Reclaiming optimal health
You may be aware from my earlier posts that I am a certified Health Coach from the US based Dr Sears Wellness Institute. However, I have not mentioned earlier that I am currently pursuing a one year course with the Functional Medicine Coaching Academy (FMCA) which is offering this course in collaboration with the Institute of Functional Medicine (IFM). My daughter’s ongoing treatment is with the help of a UK based IFM certified practitioner, Pete Williams. My course is an exhaustive one and encompasses diverse topics like positive psychology, coaching process, motivational interviewing and functional nutrition, Functional Medicine structure and operating system like the GOTOIT, Timeline and Matrix; mind body techniques and various relevant systems and technologies.
As a part of my curriculum practicum I have already started counselling a few clients with various health issues on diet, lifestyle changes amongst others. I am really looking forward to completing this course and setting up a clinic in Mumbai. This clinic will be in conjunction with my daughter’s dermatologist and the coauthor of my book “ I have eczema…so what?”, Dr Amrita Talwar later this year. I hope to bring my personal experience of dealing with my daughter’s autoimmune condition with dietary, lifestyle and other changes to the table apart from all the knowledge that I would have gathered in my course as a certified Health Coach.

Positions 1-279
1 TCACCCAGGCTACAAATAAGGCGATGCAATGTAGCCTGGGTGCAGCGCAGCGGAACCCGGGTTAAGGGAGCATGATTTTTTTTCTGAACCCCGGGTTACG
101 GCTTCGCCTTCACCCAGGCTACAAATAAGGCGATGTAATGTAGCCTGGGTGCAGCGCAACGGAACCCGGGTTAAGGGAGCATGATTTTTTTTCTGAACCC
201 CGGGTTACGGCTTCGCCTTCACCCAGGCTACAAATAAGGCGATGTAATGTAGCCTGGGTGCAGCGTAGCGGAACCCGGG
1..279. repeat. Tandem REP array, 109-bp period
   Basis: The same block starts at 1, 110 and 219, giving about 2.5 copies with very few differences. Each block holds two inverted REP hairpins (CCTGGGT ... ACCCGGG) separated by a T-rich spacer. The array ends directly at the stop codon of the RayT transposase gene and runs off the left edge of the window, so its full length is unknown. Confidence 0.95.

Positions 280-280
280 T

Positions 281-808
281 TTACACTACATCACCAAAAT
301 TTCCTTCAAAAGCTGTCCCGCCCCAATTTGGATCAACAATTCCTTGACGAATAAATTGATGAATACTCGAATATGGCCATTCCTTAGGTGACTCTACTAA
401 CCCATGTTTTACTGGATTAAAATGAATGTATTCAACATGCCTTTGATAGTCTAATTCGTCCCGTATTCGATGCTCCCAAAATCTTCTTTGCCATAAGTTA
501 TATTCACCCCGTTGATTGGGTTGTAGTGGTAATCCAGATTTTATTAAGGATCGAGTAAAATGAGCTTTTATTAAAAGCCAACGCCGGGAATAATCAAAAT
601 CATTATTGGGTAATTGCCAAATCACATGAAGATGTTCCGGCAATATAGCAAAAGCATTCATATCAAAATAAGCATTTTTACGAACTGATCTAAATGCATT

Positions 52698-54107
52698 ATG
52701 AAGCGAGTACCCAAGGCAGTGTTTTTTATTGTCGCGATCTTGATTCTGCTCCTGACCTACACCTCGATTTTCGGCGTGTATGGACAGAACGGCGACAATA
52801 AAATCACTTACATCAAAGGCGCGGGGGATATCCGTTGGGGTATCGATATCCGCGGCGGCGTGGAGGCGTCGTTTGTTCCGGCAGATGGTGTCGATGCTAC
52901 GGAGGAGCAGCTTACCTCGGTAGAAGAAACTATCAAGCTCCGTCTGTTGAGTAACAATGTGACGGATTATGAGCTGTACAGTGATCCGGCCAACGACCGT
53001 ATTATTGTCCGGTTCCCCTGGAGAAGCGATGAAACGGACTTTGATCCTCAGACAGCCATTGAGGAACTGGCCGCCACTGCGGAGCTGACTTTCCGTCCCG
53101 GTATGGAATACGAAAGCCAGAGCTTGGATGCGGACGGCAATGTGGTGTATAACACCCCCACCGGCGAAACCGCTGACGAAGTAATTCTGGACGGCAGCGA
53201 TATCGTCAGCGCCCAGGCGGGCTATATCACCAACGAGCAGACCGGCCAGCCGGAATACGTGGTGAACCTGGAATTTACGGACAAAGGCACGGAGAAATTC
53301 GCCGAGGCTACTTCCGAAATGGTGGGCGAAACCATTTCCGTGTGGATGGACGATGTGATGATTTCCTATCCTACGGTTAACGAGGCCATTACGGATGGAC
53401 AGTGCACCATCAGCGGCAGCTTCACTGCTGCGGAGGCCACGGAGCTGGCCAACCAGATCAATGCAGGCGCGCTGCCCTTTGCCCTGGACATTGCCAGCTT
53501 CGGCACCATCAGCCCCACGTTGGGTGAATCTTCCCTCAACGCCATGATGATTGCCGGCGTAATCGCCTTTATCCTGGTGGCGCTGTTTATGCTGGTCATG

Alone we can do so little, together we can do so much
I always knew that it is difficult to tackle problems including health related alone, but I realised how critical a support system really is during our darkest days. Our support system of family, friends and health professionals acted as a kind of a well knit community and enabled us to pull through. It is time for me to give something back now using my experience and knowledge. I look forward to doing my bit in building a community focussed on creating optimal health at a time when chronic conditions are rising exponentially and conventional treatments are falling short . As Dr Mark Hyman (Chairman, IFM Board of Directors and Director of the Cleveland Clinic Center for Functional Medicine) has said “The power of community to create health is far greater than any physician, clinic or hospital”. I am excited and look forward to this new chapter in my life.
As a wise person had once said ” Optimal health is a journey taken one step, one habit, and one day at a time“.